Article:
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A multi-centre, double-blind, 12-week, randomized, placebo-controlled trial to assess the efficacy of adjunctive N-Acetylcysteine for treatment-resistant PTSD: A study protocol

Maier, A, Dharan, A, Oliver, G, Berk, Michael, Redston, S, Back, SE, Kalivas, P, Ng, C and Kanaan, RA 2020, A multi-centre, double-blind, 12-week, randomized, placebo-controlled trial to assess the efficacy of adjunctive N-Acetylcysteine for treatment-resistant PTSD: A study protocol, BMC Psychiatry, vol. 20, no. 1, pp. 1-9, doi: 10.1186/s12888-020-02793-9.

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Title A multi-centre, double-blind, 12-week, randomized, placebo-controlled trial to assess the efficacy of adjunctive N-Acetylcysteine for treatment-resistant PTSD: A study protocol
Author(s) Maier, A
Dharan, A
Oliver, G
Berk, MichaelORCID iD for Berk, Michael orcid.org/0000-0002-5554-6946
Redston, S
Back, SE
Kalivas, P
Ng, C
Kanaan, RA
Journal name BMC Psychiatry
Volume number 20
Issue number 1
Article ID 397
Start page 1
End page 9
Total pages 9
Publisher BMC
Place of publication London, Eng.
Publication date 2020-08-06
ISSN 1471-244X
Keyword(s) Clinical trial protocol
Post-traumatic stress disorder
N-acetyl cysteine
Adjunctive therapy
Randomised clinical trial
Oxidative stress
Biomarker
Science & Technology
Life Sciences & Biomedicine
Psychiatry
POSTTRAUMATIC-STRESS-DISORDER
ACETYL CYSTEINE
DEPRESSIVE SYMPTOMS
SCHIZOPHRENIA
PSYCHOTHERAPY
METAANALYSIS
IMPAIRMENT
BIOMARKERS
SEVERITY
VETERANS
Summary Background: Most patients with Posttraumatic Stress Disorder (PTSD) suffer residual symptoms following first-line treatment. Oxidative stress has been implicated in the pathophysiology of PTSD. N-acetylcysteine (NAC) is a precursor of the brain's primary antioxidant, glutathione, and may diminish oxidative cellular damage. An 8-week pilot study of NAC in veterans with PTSD found that symptoms were significantly reduced in the NAC group compared to placebo. This study aims to confirm these findings with a larger sample in a double-blind, placebo-controlled trial to further explore the efficacy of NAC as an adjunctive therapy in treatment-resistant PTSD. Methods: A multicentre, randomised, double-blind, placebo-controlled trial for adult patients who still meet criteria for PTSD following first-line treatment. The intervention comprises either NAC as a fixed dose regime of 2.7 g/day (900 mg three times daily) administered orally for 12 weeks, or placebo. Standard care for PTSD will continue in addition, including other pharmacotherapies. Detailed clinical data will be collected at randomisation and weeks 4, 8, 12, 16, and 64 post-randomisation, with self-report measures completed weekly from baseline to 16 weeks and at 64 weeks post-randomisation. Blood-based biomarkers will be collected at baseline and 12 weeks to assess the mechanism of effect. The primary outcome measure will be change in Clinician-Administered PTSD Scale for DSM-5 at 12 weeks compared with baseline. Secondary outcomes will be change in quality of life, depression, anxiety, substance use and craving, and somatic symptoms. With 126 completed participants (63 per arm), the study is powered at 80% to detect a true difference in the primary outcome measure using a two-tailed analysis with alpha = 0.05, beta = 0.2. Discussion: This is the first multicentre, double blind, randomised, placebo-controlled trial of adjunctive NAC for treatment-resistant PTSD. NAC has an established safety profile, is readily available and easy to administer, and has a favourable tolerability profile, therefore making it an attractive adjunctive therapy. Inclusion of blood analyses to assess potential target engagement biomarkers of oxidative stress and neuroinflammation may help gauge the biological mechanisms of effect of NAC. Trial registration: ACTRN12618001784202, retrospectively registered 31/10/2018, URL: http://www.anzctr.org.au/Trial/Registration/TrialReview.aspx?id=376004.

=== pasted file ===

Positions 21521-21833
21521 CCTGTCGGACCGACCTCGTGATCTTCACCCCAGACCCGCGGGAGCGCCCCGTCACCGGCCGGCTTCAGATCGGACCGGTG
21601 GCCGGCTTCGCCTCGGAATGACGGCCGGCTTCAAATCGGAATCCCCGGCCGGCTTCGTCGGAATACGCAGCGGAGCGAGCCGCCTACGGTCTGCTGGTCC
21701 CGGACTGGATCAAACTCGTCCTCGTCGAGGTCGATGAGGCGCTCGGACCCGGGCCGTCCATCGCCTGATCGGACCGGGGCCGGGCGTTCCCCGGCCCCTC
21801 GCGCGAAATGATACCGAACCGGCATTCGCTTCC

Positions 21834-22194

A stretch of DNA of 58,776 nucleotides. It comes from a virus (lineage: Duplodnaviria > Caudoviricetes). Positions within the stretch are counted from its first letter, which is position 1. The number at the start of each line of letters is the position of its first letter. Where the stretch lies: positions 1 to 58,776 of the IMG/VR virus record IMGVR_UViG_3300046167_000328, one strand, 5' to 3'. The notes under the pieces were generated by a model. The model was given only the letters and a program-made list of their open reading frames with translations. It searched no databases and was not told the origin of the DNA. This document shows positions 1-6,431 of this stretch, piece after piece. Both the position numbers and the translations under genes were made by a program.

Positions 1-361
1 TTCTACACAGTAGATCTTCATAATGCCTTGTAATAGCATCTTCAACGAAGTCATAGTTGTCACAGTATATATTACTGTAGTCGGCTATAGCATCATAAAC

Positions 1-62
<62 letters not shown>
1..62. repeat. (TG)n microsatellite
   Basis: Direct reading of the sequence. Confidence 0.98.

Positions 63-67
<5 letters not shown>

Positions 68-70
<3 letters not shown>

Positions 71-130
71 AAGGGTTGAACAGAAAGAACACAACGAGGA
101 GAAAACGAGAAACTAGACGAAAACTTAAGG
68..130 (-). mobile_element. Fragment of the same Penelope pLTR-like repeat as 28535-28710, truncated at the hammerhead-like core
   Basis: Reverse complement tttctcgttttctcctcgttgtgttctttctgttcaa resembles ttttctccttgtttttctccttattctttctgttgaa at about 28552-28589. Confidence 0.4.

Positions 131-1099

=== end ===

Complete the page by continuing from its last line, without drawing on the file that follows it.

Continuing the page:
Language eng
DOI 10.1186/s12888-020-02793-9
Indigenous content off
Field of Research 110999 Neurosciences not elsewhere classified
1103 Clinical Sciences
1117 Public Health and Health Services
1701 Psychology
Socio Economic Objective 920410 Mental Health
HERDC Research category C1 Refereed article in a scholarly journal
Copyright notice ©2020, The Author(s)
Free to Read? Yes
Use Rights Creative Commons Attribution licence
Persistent URL http://hdl.handle.net/10536/DRO/DU:30140760

Document type: Journal Article
Collections: Faculty of Health
School of Medicine
Open Access Collection
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Every reasonable effort has been made to ensure that permission has been obtained for items included in DRO. If you believe that your rights have been infringed by this repository, please contact drosupport@deakin.edu.au.